Business conditions in the commercial heating, ventilation and air conditioning (HVAC) market change rapidly. Today’s challenge is to improve indoor air quality (IAQ) at a justifiable cost and reduce the operational expenditure (OPEX) of the building, creating a more attractive investment for the long term. Managers and engineers have to decide how much outside fresh air to use versus increased filtration and electronic sanitization technologies. This is a balancing act. Every building is different. The cost-effective solution is not the same from one building to the next, and the costs to maintain a commercial building are increasing.
Some engineers have found that they can offset the increased cost of IAQ by improving the energy efficiency of the building and harvesting the savings. Optimization of HVAC systems can provide the necessary space comfort for inhabitants while using the least amount of energy. Thermodynamics can help analyze the performance of a building to determine if an energy efficiency strategy is the right choice. Water has always been the most effective and efficient media for heat exchange. With this in mind, how should a hydronic HVAC system be designed?
Hydronic HVAC Design Options
There are three common designs. First is brute force pumping. This is a system where there are powerful constant-speed pumps providing high pressure to force the water to every part of the piping system. When energy costs were low, this was the system of choice. Now, this option is expensive and makes any thermodynamic energy savings impossible to capture. Low Delta T from supply to discharge is an indication that this type of system is not working.
A second option, distributed pumping, places many pumps into the piping risers and horizontal legs. The further away from the chiller and boiler, the smaller the pumps become. The objective here is to maintain constant pressure and fluid velocity throughout the heat exchangers in the system using pumps with variable frequency drives (VFD). This system can be effective, but many pumps require precise control and balancing to maintain consistent building pressures. Pressure-dependent valves cannot be relied on to maintain consistent flow without being rebalanced often. It has been found that maintaining thermodynamic contact between the water and the coil cannot be controlled effectively with these valves. The result is low Delta T with the added problem of higher than comfortable space temperature fluctuations.
Why is low Delta T bad? Look at the performance of a standard chiller. Chillers (and particularly condensing boilers) have performance curves that indicate where they will make the chilled and hot water most efficiently. A high Delta T moves the chiller into the lowest kilowatts per ton and the boiler into the lowest metric million British thermal unit (MMBtu) of natural gas burned.
The third design option for a hydronic HVAC system is the balanced pumping approach. At the onset, maintaining a high Delta T is as important as maintaining space comfort and relative humidity. Here, a new control valve is introduced: the mechanical pressure independent control valve (PICV). In continuous service for 30 years, this technology combines a differential pressure regulator with a linear globe valve in the same valve body. The benefit is that the valve stem can be limited so that the maximum flow to the coil can be set. Then, with use of an electronic actuator, the valve can be opened or closed to modulate the space temperature as needed. In addition, any natural changes in the system pressure are absorbed by the differential pressure regulator. Users now have a system that maintains the highest Delta T automatically. In addition, the least amount of water is used to provide the perfect amount of heating and cooling.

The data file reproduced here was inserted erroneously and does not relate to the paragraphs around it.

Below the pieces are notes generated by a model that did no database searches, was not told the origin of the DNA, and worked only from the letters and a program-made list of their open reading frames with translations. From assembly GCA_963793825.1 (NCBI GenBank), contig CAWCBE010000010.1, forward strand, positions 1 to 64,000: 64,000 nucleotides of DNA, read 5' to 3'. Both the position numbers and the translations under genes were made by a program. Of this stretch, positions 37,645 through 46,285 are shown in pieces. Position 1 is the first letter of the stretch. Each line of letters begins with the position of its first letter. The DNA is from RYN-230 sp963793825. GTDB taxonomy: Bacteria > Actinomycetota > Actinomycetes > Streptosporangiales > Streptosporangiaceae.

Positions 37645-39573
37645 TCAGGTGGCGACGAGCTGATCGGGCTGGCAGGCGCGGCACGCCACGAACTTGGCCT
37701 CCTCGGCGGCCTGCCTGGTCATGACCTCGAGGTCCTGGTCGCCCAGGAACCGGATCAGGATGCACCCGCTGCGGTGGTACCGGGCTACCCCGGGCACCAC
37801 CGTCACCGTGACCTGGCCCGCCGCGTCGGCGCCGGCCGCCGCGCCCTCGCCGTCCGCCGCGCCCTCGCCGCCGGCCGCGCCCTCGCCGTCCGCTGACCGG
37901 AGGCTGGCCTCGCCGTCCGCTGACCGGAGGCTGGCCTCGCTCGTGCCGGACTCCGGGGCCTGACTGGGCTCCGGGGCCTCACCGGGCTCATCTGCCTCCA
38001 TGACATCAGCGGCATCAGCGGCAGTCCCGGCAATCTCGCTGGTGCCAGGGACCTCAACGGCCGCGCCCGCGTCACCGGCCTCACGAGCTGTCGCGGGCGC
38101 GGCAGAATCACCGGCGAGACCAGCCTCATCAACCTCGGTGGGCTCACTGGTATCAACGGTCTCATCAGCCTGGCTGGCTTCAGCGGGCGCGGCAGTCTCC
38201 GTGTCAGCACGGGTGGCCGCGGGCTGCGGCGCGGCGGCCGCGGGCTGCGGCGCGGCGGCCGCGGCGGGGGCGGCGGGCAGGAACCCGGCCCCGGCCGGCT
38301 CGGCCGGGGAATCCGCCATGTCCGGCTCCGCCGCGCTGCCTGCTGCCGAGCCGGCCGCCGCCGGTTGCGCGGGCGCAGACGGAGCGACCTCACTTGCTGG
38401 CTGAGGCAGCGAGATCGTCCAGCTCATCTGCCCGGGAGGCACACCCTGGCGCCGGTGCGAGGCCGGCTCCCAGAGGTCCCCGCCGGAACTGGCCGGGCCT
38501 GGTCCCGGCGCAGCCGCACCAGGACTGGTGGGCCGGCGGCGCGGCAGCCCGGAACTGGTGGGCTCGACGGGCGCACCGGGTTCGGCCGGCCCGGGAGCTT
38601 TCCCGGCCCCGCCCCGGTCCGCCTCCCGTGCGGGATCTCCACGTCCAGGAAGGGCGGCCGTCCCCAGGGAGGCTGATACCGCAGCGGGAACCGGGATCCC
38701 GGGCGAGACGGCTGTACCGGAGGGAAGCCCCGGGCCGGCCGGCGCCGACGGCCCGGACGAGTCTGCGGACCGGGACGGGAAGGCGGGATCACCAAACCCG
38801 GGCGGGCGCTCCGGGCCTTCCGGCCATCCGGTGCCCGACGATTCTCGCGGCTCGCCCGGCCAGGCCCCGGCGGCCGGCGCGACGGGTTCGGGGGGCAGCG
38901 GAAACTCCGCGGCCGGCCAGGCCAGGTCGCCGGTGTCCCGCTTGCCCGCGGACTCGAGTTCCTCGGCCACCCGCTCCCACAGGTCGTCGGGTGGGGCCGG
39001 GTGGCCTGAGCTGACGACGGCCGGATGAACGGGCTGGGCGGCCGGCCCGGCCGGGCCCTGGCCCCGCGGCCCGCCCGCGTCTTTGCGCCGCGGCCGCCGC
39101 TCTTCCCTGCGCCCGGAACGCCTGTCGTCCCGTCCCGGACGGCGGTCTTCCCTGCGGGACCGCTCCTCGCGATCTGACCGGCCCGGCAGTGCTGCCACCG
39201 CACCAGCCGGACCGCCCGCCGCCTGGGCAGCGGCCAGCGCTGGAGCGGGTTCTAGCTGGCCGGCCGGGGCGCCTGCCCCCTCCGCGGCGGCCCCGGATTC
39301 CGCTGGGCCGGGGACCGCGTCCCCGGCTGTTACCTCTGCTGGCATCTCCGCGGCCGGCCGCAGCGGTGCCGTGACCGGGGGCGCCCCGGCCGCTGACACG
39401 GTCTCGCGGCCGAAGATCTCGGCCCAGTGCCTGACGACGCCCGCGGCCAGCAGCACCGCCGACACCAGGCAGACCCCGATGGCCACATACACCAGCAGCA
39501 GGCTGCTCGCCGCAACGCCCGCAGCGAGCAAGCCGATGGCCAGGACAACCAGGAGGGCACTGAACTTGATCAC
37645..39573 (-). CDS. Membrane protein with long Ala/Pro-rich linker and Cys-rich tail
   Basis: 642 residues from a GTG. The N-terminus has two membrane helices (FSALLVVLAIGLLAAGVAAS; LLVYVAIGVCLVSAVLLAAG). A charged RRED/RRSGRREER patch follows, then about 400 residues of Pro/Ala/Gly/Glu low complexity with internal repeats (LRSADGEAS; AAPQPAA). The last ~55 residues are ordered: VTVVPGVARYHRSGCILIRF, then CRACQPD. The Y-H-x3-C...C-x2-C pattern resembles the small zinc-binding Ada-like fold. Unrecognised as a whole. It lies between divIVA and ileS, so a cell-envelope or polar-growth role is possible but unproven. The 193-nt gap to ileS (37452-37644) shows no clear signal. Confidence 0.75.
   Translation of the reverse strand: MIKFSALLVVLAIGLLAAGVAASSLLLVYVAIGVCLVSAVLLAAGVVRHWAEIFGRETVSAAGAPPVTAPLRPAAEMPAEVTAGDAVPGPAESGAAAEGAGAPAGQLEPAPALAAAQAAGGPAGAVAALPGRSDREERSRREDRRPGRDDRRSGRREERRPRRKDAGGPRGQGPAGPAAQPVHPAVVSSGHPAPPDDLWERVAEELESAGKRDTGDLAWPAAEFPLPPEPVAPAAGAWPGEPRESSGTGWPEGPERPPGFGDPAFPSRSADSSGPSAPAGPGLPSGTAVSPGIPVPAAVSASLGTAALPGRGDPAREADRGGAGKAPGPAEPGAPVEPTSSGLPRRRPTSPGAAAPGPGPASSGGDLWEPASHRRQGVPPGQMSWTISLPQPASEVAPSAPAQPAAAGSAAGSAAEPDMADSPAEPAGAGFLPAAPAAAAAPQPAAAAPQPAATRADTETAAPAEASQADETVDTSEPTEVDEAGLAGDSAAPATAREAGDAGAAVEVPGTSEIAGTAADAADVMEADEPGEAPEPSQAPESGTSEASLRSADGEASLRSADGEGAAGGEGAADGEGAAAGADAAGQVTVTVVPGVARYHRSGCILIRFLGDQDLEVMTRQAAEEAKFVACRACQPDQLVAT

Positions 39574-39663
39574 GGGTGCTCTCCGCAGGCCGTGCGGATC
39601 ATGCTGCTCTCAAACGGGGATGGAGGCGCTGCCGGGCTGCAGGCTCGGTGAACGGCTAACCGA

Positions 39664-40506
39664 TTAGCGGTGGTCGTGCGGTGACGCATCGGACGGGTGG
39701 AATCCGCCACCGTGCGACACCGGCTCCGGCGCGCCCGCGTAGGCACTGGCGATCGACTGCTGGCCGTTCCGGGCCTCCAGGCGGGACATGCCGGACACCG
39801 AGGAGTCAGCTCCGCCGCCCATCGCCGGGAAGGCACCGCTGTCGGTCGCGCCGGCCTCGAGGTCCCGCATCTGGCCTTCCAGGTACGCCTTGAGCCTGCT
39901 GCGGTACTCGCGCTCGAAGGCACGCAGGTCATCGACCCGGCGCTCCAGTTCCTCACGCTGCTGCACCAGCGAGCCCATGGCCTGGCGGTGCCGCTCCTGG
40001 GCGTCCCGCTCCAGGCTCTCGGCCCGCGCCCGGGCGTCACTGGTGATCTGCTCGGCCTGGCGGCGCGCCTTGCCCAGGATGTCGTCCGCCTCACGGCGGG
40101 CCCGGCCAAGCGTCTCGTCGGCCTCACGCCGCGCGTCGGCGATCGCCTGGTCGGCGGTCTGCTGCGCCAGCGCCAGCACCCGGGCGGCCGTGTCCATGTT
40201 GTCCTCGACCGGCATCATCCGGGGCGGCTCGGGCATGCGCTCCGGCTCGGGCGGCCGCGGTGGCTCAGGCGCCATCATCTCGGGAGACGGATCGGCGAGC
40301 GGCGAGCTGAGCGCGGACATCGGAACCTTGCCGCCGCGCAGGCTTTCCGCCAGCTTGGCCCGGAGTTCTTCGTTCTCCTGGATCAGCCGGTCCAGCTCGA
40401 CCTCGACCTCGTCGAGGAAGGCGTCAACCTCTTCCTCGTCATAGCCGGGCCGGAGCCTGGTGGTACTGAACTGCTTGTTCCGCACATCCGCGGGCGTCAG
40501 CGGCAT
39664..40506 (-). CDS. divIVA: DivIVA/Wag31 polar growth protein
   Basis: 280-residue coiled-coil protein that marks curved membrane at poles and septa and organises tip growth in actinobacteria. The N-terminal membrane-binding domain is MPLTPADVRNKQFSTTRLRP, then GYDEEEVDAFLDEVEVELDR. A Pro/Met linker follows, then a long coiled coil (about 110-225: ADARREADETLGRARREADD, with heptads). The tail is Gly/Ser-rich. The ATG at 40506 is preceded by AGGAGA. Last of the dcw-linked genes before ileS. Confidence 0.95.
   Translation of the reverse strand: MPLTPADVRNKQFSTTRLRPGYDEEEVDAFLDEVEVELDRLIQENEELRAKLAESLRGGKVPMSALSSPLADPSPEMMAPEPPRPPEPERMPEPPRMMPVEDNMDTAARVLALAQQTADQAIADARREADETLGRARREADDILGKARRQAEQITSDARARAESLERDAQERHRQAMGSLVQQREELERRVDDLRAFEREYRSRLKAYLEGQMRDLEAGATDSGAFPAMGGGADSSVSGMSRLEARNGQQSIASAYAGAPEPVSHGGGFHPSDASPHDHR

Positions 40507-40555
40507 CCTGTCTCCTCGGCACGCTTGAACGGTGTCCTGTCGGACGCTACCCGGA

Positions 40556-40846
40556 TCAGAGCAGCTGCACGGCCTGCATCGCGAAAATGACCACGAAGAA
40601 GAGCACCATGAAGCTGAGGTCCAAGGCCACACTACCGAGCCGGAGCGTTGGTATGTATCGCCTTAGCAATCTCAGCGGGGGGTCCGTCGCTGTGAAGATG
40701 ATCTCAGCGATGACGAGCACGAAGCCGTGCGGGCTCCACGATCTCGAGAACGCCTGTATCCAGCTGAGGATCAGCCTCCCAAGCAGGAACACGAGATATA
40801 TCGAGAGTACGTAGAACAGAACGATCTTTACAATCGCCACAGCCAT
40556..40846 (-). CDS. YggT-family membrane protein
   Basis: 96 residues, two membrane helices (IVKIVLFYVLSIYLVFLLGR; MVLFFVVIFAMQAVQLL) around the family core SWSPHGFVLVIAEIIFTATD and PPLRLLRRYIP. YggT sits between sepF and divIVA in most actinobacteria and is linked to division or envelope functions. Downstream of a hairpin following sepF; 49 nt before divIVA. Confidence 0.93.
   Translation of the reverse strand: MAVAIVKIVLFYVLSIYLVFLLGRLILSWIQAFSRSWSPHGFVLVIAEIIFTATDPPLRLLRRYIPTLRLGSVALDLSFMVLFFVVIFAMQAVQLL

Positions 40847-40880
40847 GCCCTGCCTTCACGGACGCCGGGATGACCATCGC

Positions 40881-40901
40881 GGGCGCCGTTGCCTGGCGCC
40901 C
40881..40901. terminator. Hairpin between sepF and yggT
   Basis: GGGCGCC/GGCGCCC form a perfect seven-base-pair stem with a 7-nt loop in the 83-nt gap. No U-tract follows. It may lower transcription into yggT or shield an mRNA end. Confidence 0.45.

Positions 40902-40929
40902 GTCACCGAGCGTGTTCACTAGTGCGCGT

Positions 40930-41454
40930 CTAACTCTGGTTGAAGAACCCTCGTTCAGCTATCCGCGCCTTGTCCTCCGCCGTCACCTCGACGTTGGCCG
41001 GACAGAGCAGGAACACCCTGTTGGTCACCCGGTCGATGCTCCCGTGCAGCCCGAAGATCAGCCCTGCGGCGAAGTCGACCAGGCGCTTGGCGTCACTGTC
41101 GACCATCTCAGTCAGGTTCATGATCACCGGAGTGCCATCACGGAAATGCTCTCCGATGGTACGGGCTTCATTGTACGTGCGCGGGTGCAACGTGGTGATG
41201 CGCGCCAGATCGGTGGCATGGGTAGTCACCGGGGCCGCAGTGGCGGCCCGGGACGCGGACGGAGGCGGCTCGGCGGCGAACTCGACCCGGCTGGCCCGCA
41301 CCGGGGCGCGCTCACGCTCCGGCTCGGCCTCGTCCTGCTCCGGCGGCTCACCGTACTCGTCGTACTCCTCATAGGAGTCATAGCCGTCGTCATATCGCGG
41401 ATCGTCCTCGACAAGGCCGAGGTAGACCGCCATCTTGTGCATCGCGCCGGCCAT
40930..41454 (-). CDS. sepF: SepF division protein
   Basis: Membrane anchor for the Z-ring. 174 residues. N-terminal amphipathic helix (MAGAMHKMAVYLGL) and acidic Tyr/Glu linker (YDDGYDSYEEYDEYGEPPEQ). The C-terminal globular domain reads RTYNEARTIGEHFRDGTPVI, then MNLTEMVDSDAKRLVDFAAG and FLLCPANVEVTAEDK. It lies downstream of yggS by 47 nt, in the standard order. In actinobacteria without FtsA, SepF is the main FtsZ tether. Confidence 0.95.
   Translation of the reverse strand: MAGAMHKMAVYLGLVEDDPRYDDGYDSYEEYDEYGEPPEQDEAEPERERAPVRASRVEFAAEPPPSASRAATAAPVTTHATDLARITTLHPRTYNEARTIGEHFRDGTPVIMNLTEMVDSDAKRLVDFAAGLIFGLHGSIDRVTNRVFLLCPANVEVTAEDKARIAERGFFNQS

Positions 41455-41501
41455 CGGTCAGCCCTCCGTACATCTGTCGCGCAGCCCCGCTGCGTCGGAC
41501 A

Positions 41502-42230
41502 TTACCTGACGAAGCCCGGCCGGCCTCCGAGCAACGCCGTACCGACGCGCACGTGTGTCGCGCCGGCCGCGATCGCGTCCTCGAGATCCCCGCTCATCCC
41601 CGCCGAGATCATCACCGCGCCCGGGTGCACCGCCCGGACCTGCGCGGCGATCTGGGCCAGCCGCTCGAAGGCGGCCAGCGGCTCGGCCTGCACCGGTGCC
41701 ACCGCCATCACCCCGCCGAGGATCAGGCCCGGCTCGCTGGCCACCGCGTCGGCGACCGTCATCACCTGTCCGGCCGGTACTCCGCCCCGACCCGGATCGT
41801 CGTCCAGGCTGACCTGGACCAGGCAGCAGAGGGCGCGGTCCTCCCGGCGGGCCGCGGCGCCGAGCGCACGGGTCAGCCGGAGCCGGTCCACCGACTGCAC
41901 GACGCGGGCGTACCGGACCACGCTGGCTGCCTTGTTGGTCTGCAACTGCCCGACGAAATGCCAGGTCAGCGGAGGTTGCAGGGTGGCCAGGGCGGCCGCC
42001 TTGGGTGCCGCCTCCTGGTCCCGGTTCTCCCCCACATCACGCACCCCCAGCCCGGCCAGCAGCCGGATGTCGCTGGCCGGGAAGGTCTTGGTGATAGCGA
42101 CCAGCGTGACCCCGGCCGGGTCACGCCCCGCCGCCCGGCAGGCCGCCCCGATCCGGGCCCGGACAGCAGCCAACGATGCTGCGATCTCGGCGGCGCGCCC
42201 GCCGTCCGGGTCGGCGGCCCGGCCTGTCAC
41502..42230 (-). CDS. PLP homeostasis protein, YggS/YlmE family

Benefits of Digital Actuators
Traditional controlled actuators offer an analog feedback signal to the building management system (BMS) room controller. Digital actuators transmit many digital system parameters directly to the BMS via building automation control and Network (BACnet) or Modbus. For example, they exchange accurate information about the actuator/valve position, settings, temperatures, alarms, etc., providing actionable feedback on the system’s operation. This allows building managers to optimize system performance and identify pending maintenance needs so that problems can be addressed before reaching a critical stage.
All the information provides system integrators and facility managers with unique insight and remote access to the HVAC system. The actual HVAC data can
be used to adjust system operation, improving the indoor comfort of an energy-efficient building.
So now users do not have to choose between space comfort or energy efficiency as using digital actuators with PICV valves provides both. In addition, increased energy efficiency capture from the pumps and the chillers is possible. The VFD-controlled pumps now need to pump less water since the system is getting what it requires. Less horsepower used means less electricity that can be quantified. The water is coming back at the highest Delta T possible, so the chiller and boiler run at their highest efficiency and lowest cost.
Energy and HVAC equipment costs have been rising consistently for the past five years. The savvy building owner of the future will demand that their mechanical engineer design an energy-efficient HVAC system that will perform well for at least
30 years. Ultimately, analysis of the energy costs and the total cost of ownership of HVAC systems should dictate the selection of PICV with VFDs for energy-efficient HVAC performance that gets the balance right.